And even if some candidate officially declares between now and the last episode of The Apprentice, there still might not be an obligation. Again, we are focused on equal time to candidates before a particular election. And right now there is not a single election looming – but instead a series of primaries, each with their own filing dates and qualification requirements. In fact, with many of the "primaries" actually being in the form of caucuses (which are subject to political rules), there might not even be formal, legal ways to register for a "place on the ballot" so to speak. So it may come down to a subjective decision as to whether a candidate has done enough in a state to be considered a bona fide candidate. While, once a Presidential candidate becomes legally qualified in 10 states, FCC rules deem him qualified for purposes of equal time, reasonable access and lowest unit rates, there is not much law on how a candidate gets to be qualified in some of these states – and it is likely the simple declaration that "I’m running" doesn’t do it. Usually some form of petition and filing fee may be necessary – which may or may not be accomplished at the same time as the declaration of candidacy. If there are no formal papers to be filed, an active election effort in the state would be required to establish a candidacy – and it’s unlikely that any quasi-candidate has done enough in any state (or certainly in 10 states) to meet that standard.
And what did the Hollywood Reporter blog get wrong? They quoted me as saying that there were no cases deciding that a candidate appearance in an entertainment program triggered equal opportunities, when there have been such cases. In fact, the FCC tried to change the rules to eliminate the need to offer equal time in such situations, soon after stations were forced to stop running Bedtime for Bonzo during the Reagan campaigns. But the FCC backed down from that change when faced with a challenge filed in the Court of Appeals arguing that Section 315 of the Communications Act exempted from equal opportunities only very specific classes of broadcast programs (essentially news and news interview programs, an exemption that we’ve written much about, see, for instance, our post here), and entertainment programs were not among the exemptions. So obviously there are cases that hold that candidate appearances in entertainment programs are covered by equal opportunities (including cases about comedian Pat Paulsen, who also became a legally qualified candidate, and the movie Storm Warning starring Ronald Reagan). Perhaps they confused it with another issue which does remain unresolved – which we also wrote about in connection with the Fred Thompson/Law and Order situation, whether cable television networks are covered by the rule, or only local origination by particular cable systems (certain FCC officials had said, at the time of the Fred Thompson situation, that the FCC was ready to extend the rule to cable networks, but no formal ruling to that effect has been issued).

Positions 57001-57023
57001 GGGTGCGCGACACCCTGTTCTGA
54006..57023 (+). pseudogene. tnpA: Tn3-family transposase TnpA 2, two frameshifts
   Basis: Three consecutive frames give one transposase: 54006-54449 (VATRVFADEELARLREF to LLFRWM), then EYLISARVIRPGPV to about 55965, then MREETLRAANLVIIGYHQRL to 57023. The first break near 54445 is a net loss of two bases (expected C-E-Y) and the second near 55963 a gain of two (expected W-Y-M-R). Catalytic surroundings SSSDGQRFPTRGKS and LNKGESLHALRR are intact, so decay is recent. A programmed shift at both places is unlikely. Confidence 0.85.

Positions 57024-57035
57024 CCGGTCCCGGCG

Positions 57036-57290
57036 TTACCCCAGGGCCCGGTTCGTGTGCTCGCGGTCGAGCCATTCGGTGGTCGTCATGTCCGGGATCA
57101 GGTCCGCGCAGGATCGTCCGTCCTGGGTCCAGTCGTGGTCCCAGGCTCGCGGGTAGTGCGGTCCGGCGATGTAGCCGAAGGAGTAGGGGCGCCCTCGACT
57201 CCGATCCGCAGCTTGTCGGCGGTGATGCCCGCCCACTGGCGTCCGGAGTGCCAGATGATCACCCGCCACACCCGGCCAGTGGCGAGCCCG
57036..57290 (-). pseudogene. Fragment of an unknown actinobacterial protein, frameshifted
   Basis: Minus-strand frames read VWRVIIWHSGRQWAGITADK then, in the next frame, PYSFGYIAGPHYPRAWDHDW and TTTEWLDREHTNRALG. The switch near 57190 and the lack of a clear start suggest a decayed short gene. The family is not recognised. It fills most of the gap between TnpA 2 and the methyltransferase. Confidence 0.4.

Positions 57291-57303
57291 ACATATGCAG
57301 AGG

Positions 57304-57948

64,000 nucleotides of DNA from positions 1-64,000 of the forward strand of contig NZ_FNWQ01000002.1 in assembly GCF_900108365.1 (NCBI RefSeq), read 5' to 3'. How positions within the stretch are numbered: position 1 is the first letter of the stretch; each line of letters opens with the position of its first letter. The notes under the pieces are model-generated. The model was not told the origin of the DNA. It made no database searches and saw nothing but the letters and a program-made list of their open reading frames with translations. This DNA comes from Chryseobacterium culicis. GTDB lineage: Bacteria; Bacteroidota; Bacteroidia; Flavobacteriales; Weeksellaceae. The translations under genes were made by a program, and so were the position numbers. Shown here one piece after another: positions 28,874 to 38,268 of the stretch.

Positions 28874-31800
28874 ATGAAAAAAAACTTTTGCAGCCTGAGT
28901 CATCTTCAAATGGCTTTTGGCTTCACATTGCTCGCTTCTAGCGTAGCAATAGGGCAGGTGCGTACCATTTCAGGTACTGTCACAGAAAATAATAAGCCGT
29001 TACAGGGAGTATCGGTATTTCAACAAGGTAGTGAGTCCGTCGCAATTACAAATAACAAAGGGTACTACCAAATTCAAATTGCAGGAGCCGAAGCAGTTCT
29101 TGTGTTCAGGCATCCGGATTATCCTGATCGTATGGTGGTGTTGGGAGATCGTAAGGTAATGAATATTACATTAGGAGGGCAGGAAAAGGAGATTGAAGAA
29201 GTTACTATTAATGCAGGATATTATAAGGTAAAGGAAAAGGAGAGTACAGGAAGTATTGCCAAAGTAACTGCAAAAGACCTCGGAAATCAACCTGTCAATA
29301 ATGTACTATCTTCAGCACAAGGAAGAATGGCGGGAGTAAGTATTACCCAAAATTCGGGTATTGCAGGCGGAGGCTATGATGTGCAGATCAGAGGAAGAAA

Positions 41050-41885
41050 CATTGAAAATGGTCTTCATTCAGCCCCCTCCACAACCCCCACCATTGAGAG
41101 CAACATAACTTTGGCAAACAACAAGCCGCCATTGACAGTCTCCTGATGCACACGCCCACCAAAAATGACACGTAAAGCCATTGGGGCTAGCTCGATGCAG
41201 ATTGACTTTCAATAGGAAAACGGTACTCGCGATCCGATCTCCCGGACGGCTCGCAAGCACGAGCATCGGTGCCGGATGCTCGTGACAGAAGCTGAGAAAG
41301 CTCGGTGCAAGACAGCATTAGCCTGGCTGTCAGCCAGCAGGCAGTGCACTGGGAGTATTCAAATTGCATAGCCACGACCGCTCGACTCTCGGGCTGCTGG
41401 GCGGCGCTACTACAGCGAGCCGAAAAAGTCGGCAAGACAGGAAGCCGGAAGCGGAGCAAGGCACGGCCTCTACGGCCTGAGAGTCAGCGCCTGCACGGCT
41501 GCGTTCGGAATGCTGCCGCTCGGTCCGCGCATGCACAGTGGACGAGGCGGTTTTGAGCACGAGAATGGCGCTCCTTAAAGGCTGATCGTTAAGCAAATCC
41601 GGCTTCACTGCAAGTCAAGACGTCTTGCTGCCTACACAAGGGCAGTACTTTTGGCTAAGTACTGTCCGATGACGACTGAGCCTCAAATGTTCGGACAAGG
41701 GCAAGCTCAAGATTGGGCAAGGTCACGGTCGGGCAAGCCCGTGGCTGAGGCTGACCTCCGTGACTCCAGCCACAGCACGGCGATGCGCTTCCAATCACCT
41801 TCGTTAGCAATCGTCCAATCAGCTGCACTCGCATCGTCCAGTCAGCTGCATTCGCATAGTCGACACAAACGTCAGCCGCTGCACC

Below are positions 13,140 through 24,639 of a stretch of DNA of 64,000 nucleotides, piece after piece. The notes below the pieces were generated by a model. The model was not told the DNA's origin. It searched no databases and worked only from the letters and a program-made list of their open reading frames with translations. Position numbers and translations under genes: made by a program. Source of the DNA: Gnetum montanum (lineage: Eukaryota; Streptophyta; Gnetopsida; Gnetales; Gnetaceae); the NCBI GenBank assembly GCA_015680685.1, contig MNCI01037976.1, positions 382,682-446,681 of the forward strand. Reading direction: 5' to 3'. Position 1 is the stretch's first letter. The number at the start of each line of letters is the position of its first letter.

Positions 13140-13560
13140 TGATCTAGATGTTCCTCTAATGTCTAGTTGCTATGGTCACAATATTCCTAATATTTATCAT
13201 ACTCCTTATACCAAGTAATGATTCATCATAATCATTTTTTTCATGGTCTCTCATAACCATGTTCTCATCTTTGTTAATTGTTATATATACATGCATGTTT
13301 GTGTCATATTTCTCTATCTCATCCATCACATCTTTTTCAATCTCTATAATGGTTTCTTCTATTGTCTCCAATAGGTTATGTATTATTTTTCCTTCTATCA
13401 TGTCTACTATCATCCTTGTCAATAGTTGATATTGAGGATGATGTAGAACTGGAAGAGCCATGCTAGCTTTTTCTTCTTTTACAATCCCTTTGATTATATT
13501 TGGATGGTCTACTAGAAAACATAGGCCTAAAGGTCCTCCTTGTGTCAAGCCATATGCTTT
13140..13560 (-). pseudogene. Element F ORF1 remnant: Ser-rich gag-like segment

All in all, the Donald appears to be able to go on making all the noise that he wants about running for President – perhaps in hope that it will not be just the Gary Busey fans who’ll be watching the final episode of the Apprentice, but the political junkies as well. Anything to drive ratings or the birth of the next political superstar? Here, the old maxim "stay tuned" is quite appropriate.